One limitation of the present study was that the number of male and female in the HTA and LTA groups was not balanced. It is possible that the increased reactivity during the Real context, observed only for the HTA individuals, may be due to the fact that this group was composed mainly by women. Indeed, Bradley and colleagues showed that women exhibited a broad disposition to respond with greater defensive reactivity to aversive pictures (Bradley, Codispoti, Sabatinelli & Lang, 2001). Moreover, epidemiological studies indicate that women are at a higher risk for affective disorders, such as anxiety and depression, suggesting a higher incidence of negative affect (Sachs-Ericsson & Ciarlo, 2000). On the other hand, other studies have shown that women exhibit a pattern of behavior and physiological response similar to that observed in men when exposed to the same emotional stimuli (Kring & Gordon, 1998; Pereira et al., 2004). As suggested by Pereira and colleagues (2004), one possibility is that women and men differ only in the expression of emotion, but that the responses and influences of emotional stimulation are the same in both sexes. Along this vein, Gross and John (1998) pointed out that men mask their feelings more than do women, which suggests an expressive difference, and not necessarily an experiential difference, between men and women.
Interestingly, in the present study, during the fictitious condition, the emotional modulation was not observed, indicating that although HTA individuals reacted more, they were able to take advantage of the regulation strategies. Concerning the implicit reappraisal strategy, a number of studies have shown that re-evaluating an emotional situation can change the nature of its meaning, leading to the attenuation of its relevance (Eipert et al., 2007; Goldin, McRae, Ramel & Gross, 2008; Moser et al., 2006; Ochsner et al., 2004; Phan et al., 2005). The present study showed a significant attenuation of emotional responses at electrophysiological level by using a combination of two emotion regulation approaches. The modulation was found even in HTA individuals, indicating the effectiveness of joining both strategies. This seems particularly important once it has been shown that anxious individuals exhibit exaggerated emotional reactivity and reduced ability to voluntarily implement emotion regulation (Campbell-Sills et al., 2006; Koster et al., 2006; Williams et al., 1996).
Understanding the beneficial effects of emotion regulation becomes particularly interesting to psychotherapeutic interventions that target anxiety disorders. The notion that reappraisal reduces negative emotional experience is similar to the idea that is the basis for cognitive therapy: that cognition can significantly influence emotion. In fact, therapeutic protocols for psychopathological conditions have incorporated approaches to reestablish the abilities to regulate negative emotions (Berking et al., 2008; Campbell-Sills et al., 2006; Mennin et al., 2005). For instance, anxiety disorder treatments such as Cognitive Behavioral Therapy are primarily based on reappraisal mechanisms (Mocaiber et al., 2008; Porto et al., 2009). Actually, deficits in emotion regulation skills have been described not only in anxiety disorders, but seem to be critical to the development and maintenance of a wide range of mental disorders (Gross & Muñoz, 1995). Thus, one interesting route could be the association of regulation strategies to potentiate the effects of psychotherapeutic interventions. Future studies are necessary to address this issue. In summary, the present findings highlight the importance of targeting emotion-regulation skills in psychological interventions.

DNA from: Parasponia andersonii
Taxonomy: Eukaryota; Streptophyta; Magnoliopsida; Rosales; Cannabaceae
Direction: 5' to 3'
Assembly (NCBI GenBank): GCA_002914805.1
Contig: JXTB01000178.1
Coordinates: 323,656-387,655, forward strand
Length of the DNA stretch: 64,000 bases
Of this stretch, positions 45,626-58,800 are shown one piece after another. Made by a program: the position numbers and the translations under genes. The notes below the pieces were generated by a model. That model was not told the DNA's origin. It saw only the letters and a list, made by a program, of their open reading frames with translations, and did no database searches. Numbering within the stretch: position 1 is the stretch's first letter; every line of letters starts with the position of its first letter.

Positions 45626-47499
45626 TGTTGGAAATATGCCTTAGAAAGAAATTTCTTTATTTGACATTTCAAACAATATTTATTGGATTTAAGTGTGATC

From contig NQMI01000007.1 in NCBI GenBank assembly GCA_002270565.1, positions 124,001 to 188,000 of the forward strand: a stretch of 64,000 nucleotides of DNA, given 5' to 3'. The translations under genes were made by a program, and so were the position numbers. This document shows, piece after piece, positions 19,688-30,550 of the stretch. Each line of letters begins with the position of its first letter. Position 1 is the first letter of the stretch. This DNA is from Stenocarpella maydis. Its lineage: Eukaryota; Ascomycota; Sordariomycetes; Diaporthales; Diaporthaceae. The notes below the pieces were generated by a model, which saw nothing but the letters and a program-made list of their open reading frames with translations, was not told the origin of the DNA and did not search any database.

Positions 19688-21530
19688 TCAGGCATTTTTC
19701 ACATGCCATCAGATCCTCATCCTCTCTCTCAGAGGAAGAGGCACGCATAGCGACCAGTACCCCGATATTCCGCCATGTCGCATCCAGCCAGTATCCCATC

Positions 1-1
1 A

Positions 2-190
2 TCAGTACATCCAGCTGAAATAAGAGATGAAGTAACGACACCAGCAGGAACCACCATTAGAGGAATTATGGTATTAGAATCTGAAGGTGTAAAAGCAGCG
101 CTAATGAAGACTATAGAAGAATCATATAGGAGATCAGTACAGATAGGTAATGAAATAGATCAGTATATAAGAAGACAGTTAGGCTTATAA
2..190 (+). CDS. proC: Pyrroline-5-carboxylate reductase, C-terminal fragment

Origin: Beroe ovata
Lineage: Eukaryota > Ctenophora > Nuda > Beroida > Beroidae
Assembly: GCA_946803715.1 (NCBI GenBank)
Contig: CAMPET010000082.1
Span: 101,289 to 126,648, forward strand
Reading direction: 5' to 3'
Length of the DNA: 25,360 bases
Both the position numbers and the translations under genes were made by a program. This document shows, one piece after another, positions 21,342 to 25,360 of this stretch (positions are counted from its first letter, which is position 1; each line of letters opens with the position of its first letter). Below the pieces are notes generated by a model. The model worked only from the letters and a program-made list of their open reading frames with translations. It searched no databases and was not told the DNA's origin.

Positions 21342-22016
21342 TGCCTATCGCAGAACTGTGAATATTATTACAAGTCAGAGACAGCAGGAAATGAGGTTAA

This study was supported by CAPES, CNPq, PRONEX/FAPERJ, IBN-net/FINEP, MCT/CNPq, Projeto Institutos do Milênio. We would like to thank Dr. Luiz Pessoa for his comments and important suggestions to this work.
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Correspondence regarding this article should be directed to:
Letícia de Oliveira
Biomedical Institute, Universidade Federal Fluminense, Rua Professor Hernani Melo, 101, São Domingos, Niterói, Rio de Janeiro, Brazil, CEP 24210-130
Received 22 July 2009
received in revised form 8 October 2009
accepted 22 October 2009
Available on line 29 December 2009